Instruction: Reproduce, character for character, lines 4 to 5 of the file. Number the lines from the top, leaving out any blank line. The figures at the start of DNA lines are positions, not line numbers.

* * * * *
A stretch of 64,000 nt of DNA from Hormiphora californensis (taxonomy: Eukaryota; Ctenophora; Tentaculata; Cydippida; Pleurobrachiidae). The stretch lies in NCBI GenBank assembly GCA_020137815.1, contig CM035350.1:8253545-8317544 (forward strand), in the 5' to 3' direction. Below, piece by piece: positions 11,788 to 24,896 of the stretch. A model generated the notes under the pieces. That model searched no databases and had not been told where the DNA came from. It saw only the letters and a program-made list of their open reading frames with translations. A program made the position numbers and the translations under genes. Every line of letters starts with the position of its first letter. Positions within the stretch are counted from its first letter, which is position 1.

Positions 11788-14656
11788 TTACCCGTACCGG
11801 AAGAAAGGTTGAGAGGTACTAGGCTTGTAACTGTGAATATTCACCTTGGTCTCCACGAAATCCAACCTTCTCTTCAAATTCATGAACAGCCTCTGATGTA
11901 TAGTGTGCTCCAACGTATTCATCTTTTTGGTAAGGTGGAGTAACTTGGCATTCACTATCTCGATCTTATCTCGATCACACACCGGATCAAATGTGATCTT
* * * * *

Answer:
11801 AAGAAAGGTTGAGAGGTACTAGGCTTGTAACTGTGAATATTCACCTTGGTCTCCACGAAATCCAACCTTCTCTTCAAATTCATGAACAGCCTCTGATGTA
11901 TAGTGTGCTCCAACGTATTCATCTTTTTGGTAAGGTGGAGTAACTTGGCATTCACTATCTCGATCTTATCTCGATCACACACCGGATCAAATGTGATCTT